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Long Story Short: Declining Oil Demand Expected to Continue Into 2020
Will the Oil Slowdown Provoke a Renewable Energy Takeover?
The Organization of the Petroleum Exporting Countries cut its demand forecast for the second consecutive month on Wednesday. The OPEC reduced the expected use for the remainder of the year to 1.02 million barrels per day, which is down 80,000 b/d from the August estimate. This decrease is attributed to the weaker-than-expected economic data in the first half of the year.
Price Gains. Oil prices rose on Wednesday, resulting from another drop-in oil output. Saudi Arabia’s new energy minister, Prince Abdulaziz bin Salman, said the oil policy will not change and the production cuts will remain in place. This announcement sent Brent crude up to around $63.09 a barrel, a 1.1 % increase from earlier in the week. This month oil prices have risen more than 7%, supported by falling inventories and easing trade tensions between the United States and China. Investors in crude also saw gains this week. The largest Oil ETF, SPDR S&P Oil & Gas Exploration & Production (XOP), was up 2.45% on Wednesday.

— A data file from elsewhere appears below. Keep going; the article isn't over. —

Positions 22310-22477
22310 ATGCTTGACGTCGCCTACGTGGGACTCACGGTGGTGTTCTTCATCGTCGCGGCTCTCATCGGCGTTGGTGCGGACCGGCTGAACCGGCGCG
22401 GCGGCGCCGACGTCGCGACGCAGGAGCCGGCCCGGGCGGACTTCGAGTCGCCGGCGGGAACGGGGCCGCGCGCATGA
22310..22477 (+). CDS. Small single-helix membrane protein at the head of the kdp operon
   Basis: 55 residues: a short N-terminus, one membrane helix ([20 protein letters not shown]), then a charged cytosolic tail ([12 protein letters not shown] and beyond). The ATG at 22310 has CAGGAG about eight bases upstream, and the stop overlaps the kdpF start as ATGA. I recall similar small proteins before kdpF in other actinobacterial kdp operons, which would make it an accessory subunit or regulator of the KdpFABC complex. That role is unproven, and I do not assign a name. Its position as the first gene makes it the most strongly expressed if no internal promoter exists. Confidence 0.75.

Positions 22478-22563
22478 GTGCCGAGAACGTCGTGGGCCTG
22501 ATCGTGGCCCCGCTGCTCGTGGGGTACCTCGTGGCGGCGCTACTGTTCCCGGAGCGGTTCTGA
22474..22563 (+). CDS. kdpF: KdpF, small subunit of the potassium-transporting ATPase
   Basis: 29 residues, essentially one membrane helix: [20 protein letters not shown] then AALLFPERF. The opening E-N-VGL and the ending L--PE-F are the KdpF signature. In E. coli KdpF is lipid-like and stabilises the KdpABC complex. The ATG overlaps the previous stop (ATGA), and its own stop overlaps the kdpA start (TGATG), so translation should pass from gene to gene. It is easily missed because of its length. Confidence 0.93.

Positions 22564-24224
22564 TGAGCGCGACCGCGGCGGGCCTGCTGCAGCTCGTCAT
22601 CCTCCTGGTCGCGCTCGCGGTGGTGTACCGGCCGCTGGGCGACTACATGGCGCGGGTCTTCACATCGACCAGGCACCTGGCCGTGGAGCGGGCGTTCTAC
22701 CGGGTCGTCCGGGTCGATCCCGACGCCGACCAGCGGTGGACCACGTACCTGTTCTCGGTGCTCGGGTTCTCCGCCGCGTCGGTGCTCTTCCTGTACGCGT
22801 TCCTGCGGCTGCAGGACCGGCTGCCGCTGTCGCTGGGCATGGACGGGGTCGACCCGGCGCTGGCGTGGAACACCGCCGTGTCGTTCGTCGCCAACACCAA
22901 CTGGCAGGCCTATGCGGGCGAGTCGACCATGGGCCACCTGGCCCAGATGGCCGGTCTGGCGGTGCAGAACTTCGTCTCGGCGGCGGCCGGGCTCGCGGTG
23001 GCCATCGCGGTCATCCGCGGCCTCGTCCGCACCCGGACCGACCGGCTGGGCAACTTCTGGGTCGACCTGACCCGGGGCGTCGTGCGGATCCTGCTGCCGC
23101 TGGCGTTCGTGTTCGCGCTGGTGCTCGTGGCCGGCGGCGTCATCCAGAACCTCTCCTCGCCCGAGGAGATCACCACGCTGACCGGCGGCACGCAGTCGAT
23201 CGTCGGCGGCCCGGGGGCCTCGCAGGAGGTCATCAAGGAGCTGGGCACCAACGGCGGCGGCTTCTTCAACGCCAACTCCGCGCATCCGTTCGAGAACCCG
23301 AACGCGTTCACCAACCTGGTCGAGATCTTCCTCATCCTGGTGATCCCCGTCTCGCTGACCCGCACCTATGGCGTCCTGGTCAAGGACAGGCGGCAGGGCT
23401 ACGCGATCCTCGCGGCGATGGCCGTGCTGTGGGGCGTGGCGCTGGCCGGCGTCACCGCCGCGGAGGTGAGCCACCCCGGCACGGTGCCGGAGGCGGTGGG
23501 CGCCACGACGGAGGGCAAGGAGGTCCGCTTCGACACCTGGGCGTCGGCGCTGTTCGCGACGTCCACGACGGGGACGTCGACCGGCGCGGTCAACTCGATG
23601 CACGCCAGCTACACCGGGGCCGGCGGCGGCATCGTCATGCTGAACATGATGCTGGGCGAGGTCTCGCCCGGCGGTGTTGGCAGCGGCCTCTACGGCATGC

Transition to Renewable. Renewable energy is expected to gain popularity faster than previously thought, resulting from the continued decline of oil demand. The cost of renewable energy technology has declined, ramping up the transition. Electrification can completely alter the way energy is produced and consumed. Renewables are now expected to exceed fossil fuels by 2025, and half of new global car sales will be electric by 2032. Investors have had to be patient, as the change to renewable has not happened as quickly as some had hoped, but they can expect to see continued progress.
Demand Concerns. Oil demand for 2020 is now also expected to be 1.08 million b/d, representing a downward adjustment of 60,000 barrels. This adjustment is not the first this year, and the OPEC indicated that the market will be in surplus. The member countries are planning to meet in Abu Dhabi today to discuss further production cuts and plan for slowing 2020 demand.
Change Can Be Good. Although oil demand has dropped again, the market is still seeing gains. The OPEC members are working together to slow production in an attempt to keep prices up. Some worry about consumption in 2020, but the renewables market is hoping to step in and fill the energy gap.
https://www.reuters.com/article/us-global-oil/oil-prices-gain-after-us-inventories-fall-idUSKCN1VW03N, Ron Bousso, September 10, 2019
https://www.cnbc.com/2019/09/11/opec-downgrades-forecast-for-oil-demand-growth-in-2019-and-2020.html, Sam Meredith, September 11, 2019